Have you ever bought a painting or print and wondered if it was an original or a reproduction? You might have come across a work of art at a garage sale or in a dusty antique shop and hoped that you had found something that no one else recognized as valuable. You excitedly went home and did your research online based on the artist’s signature and found that the artist was well known and that the work he or she did is quite valuable. Pay Dirt!
Not so fast. Before you start counting how you will spend your new-found windfall, find out if what you own is an actual work of art or a reproduction. Here are three tips:
Tip #1: Any antique dealer who wants to stay in business has learned to do research on the items they sell. Even if the shop is messy and dirty and it doesn’t appear that the owner knows anything about what they have, don’t be fooled. Some dealers keep their shops looking like that on purpose so that it makes people think that they are “discovering” something valuable.
Tip #2: Buy yourself a jeweller’s loupe that will magnify an object at minimum 10 times (10X). Hold the loupe as close to the surface of the picture as possible. If the piece is obscured by glass and is difficult to see, remove the picture from its frame. Even if you see the picture is on canvas, don’t be fooled into thinking it’s a painting – yet.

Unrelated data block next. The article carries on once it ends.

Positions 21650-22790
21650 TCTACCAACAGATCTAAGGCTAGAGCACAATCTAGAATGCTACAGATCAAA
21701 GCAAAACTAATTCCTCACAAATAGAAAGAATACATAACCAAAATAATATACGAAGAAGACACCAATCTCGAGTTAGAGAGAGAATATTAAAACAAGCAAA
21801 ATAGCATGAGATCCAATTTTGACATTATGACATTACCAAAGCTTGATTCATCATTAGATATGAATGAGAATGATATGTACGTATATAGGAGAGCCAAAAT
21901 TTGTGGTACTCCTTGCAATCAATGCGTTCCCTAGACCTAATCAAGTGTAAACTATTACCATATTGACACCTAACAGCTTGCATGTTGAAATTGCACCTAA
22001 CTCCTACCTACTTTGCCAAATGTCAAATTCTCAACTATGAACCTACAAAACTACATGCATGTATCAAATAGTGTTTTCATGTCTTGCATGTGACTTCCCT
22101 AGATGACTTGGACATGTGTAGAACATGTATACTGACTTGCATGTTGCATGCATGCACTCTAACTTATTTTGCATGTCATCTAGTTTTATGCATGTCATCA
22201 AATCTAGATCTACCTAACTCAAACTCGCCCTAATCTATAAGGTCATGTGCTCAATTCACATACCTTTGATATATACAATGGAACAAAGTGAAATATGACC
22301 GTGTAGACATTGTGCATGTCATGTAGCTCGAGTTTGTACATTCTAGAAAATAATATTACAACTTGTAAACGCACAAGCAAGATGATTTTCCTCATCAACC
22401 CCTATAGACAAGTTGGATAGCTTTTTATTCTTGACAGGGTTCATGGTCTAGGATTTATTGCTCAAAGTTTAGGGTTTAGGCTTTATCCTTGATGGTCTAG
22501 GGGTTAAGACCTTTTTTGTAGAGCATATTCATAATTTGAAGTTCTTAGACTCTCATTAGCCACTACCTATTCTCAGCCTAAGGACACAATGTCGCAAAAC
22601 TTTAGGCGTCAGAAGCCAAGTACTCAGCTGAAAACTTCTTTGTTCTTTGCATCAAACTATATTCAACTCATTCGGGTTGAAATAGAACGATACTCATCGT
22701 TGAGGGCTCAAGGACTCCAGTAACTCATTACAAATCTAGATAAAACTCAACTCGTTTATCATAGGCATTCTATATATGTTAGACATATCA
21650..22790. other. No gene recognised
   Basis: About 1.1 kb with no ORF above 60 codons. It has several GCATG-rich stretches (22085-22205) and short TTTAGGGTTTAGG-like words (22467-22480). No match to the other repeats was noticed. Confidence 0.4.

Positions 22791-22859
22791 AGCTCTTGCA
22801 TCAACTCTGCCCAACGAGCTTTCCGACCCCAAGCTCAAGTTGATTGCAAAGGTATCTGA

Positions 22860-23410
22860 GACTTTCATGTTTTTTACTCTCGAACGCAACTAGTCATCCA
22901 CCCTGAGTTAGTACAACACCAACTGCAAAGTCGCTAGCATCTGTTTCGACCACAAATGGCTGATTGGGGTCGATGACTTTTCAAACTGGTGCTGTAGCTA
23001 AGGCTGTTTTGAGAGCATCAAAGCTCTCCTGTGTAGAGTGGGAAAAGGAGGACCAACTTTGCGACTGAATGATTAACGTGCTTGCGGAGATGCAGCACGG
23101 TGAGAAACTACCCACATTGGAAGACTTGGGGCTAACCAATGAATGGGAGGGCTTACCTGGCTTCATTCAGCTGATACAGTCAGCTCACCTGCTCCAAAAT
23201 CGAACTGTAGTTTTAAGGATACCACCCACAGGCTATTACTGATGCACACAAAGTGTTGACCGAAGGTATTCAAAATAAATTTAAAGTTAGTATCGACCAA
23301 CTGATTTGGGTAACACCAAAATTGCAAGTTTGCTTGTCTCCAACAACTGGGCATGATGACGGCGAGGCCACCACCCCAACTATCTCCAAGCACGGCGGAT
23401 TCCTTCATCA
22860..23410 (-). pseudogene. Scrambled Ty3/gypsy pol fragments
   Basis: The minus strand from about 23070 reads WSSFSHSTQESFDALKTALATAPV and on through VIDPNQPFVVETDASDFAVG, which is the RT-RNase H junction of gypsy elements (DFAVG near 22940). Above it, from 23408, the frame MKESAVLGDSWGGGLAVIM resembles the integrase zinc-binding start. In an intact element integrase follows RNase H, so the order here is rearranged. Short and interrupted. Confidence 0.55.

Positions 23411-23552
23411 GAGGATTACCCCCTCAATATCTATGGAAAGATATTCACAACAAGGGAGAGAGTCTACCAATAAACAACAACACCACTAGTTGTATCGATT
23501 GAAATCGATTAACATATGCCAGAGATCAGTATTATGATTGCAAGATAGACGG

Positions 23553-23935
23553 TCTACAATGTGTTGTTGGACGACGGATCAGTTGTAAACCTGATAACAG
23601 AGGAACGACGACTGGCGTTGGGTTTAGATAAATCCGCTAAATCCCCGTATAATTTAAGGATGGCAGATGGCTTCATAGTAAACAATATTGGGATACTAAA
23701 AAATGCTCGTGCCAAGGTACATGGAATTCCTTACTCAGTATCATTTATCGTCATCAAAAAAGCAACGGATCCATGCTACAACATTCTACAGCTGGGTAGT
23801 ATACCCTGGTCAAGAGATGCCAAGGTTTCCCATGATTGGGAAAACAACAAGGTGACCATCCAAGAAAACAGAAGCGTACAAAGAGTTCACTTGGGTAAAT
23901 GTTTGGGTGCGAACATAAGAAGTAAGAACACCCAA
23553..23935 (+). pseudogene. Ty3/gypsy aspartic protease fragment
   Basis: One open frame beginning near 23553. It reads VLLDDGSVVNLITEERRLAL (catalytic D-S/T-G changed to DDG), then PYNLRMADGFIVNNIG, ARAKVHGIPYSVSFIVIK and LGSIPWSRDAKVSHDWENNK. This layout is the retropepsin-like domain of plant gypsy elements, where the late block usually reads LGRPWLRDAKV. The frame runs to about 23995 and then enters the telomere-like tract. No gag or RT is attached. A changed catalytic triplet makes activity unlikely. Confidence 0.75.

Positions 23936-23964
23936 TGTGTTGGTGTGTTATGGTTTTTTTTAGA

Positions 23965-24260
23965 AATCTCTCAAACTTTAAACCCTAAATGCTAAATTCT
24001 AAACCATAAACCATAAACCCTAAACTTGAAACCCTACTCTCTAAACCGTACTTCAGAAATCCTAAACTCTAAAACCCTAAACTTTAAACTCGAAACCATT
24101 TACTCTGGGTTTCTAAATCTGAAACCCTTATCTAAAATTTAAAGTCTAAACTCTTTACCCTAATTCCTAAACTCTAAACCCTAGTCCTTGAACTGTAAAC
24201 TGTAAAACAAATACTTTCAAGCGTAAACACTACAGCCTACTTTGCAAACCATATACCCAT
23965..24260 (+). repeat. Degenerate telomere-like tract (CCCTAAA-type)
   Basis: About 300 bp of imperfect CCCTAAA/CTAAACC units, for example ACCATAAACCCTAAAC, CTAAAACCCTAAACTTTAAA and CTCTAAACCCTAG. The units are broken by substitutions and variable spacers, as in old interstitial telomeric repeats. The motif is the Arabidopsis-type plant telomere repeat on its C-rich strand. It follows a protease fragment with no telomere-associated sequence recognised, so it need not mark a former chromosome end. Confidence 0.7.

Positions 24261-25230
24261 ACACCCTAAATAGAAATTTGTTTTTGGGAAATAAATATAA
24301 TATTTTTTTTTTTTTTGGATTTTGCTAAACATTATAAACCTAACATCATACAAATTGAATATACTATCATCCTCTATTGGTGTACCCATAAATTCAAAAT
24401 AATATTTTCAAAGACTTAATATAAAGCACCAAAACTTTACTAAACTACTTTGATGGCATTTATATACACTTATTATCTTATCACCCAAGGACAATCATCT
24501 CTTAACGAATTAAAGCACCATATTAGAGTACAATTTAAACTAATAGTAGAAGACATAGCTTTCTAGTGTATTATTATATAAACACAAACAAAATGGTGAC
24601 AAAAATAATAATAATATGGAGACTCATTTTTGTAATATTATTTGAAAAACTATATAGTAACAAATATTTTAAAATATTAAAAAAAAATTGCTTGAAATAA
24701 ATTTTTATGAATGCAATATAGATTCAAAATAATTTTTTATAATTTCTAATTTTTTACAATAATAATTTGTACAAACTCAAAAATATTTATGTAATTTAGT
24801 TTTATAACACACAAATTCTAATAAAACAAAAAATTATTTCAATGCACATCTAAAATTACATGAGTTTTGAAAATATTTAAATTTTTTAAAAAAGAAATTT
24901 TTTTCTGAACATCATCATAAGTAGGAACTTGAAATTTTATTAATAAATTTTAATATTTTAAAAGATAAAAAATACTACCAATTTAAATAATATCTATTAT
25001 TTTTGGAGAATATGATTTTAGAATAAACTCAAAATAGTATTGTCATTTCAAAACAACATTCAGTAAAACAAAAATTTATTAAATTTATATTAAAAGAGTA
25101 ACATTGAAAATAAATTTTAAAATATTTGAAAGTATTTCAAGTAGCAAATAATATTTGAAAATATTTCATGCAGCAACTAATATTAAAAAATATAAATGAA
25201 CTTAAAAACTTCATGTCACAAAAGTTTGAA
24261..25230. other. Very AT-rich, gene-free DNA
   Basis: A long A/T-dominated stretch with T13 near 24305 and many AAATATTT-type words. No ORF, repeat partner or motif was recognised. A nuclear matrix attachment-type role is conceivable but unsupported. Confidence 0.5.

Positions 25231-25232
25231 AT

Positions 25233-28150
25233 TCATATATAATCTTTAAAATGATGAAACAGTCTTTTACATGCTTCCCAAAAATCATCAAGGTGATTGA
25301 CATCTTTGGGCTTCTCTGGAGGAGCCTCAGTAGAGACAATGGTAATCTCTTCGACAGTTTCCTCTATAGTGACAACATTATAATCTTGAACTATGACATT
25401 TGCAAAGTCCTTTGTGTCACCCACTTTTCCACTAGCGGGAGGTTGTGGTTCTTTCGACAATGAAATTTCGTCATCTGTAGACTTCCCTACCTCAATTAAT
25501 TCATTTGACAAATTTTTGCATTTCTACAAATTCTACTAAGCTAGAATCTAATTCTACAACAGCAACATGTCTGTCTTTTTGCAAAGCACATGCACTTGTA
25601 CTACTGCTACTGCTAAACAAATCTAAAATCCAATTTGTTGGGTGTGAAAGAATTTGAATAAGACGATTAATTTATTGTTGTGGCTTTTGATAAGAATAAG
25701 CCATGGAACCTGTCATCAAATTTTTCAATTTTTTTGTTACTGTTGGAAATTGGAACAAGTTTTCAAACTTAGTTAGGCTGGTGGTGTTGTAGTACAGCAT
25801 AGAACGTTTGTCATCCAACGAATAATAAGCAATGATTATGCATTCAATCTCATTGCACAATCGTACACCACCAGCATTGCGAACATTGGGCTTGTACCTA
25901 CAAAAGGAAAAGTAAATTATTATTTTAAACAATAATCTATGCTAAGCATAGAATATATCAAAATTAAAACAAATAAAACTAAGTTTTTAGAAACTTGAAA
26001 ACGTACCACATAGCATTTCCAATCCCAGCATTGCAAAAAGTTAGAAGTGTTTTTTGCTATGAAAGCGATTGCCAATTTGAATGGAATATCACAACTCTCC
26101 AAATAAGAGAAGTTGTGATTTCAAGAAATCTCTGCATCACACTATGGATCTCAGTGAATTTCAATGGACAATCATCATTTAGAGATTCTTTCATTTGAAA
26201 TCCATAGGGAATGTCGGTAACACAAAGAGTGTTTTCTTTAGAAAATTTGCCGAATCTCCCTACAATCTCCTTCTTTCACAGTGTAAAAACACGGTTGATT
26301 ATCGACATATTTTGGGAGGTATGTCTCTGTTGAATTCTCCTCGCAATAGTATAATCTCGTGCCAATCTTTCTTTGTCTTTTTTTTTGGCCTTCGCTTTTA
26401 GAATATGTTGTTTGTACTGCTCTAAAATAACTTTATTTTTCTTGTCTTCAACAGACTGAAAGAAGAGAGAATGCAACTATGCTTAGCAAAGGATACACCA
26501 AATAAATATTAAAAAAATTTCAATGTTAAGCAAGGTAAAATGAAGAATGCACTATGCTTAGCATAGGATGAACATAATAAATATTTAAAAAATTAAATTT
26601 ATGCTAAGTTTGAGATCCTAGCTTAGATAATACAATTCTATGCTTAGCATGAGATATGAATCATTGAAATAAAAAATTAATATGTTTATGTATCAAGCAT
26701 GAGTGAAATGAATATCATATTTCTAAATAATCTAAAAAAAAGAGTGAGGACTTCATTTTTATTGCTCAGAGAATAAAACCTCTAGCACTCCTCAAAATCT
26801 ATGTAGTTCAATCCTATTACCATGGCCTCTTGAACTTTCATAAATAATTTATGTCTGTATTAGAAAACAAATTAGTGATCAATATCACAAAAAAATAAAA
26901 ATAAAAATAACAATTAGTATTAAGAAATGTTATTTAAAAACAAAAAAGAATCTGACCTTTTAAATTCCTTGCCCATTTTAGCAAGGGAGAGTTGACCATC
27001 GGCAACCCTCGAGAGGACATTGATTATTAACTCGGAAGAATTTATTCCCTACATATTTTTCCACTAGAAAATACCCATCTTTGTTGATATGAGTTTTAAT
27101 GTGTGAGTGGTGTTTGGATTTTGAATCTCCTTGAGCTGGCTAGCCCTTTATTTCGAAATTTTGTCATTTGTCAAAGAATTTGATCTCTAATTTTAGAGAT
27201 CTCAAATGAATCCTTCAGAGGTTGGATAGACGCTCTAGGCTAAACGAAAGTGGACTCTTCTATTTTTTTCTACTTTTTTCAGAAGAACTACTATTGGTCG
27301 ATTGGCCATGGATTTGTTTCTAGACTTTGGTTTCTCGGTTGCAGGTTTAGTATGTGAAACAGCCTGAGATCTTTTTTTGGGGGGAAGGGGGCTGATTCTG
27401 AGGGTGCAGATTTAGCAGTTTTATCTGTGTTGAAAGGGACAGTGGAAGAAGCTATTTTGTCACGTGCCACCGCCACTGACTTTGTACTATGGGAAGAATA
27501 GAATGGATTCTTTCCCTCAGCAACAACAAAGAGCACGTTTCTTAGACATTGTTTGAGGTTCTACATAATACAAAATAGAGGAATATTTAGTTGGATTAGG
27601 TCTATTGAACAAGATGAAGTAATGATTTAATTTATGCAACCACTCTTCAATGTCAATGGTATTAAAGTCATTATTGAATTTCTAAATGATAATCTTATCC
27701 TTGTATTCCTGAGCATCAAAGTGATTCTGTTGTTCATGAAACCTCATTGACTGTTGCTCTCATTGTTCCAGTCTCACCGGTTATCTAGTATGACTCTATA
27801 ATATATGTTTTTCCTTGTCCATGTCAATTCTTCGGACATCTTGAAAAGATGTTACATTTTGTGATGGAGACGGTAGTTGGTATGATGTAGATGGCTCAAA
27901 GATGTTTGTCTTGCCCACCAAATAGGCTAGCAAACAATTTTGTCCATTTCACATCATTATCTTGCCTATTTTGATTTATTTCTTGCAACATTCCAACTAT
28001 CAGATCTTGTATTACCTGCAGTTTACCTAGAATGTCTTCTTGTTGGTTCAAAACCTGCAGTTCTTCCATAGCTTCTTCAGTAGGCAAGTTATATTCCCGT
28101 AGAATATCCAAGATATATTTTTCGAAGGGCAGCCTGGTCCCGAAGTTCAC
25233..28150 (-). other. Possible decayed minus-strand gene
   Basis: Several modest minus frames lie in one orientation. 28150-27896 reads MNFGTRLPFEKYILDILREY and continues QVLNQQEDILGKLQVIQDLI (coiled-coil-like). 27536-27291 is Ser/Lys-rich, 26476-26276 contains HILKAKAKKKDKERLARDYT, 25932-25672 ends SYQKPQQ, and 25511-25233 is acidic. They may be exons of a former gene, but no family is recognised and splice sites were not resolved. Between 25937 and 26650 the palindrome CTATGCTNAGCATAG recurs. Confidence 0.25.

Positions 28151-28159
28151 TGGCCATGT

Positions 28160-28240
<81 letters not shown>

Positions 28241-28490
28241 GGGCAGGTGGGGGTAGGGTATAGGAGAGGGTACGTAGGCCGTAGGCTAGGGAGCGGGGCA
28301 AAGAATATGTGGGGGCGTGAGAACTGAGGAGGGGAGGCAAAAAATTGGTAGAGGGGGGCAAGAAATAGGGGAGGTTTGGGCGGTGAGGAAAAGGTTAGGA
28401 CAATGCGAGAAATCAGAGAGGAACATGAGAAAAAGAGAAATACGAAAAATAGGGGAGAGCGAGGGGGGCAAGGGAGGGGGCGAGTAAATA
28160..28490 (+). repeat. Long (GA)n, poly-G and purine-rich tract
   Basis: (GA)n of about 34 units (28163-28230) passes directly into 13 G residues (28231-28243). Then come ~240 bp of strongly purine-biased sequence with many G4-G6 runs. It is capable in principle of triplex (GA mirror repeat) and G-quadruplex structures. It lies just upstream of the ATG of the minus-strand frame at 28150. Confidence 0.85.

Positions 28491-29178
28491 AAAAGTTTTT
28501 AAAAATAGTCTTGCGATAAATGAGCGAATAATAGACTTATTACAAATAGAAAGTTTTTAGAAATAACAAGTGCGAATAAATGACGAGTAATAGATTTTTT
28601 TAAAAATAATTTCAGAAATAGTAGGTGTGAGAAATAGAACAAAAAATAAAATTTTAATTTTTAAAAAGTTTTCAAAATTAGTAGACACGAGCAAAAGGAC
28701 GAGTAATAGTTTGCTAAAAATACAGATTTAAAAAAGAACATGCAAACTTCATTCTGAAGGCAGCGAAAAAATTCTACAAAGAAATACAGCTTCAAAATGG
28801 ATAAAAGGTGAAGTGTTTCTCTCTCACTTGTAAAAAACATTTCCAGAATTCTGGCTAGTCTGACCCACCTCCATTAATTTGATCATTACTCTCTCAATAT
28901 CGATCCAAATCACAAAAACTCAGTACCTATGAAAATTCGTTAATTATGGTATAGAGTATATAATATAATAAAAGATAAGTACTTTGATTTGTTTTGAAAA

The first thing that tells you whether you have an original or reproduction is if you can see thousands of little dots (see the picture shown above) under magnification. This tells you right away that the item is a photographic reproduction, not an original work of art. It’s the first “litmus” test.
Tip #3: You can have an original print. This means that the hand of the artist was involved in its conception and production. If this is the case, you may still see those dots but the artist will have signed the print and numbered it. For example 6/35 means that this print was the sixth one of a total production of 35 prints. But you can still have a reproduction of an original print. How to tell? Use your loupe and look for the dots covering the artists signature. If the signature is made up of little dots then it’s a photographic reproduction.
If the artist’s signature is original, then do some research to determine what value that artist’s prints are worth. A Picasso “print” would still be worth a lot of money…
Antique “prints” and reproductions may be worth money but it really depends on the market, age, rarity, condition and all the other criteria that make up value in objects. But at least now you have a bit more ammunition in determining if it’s “real” or not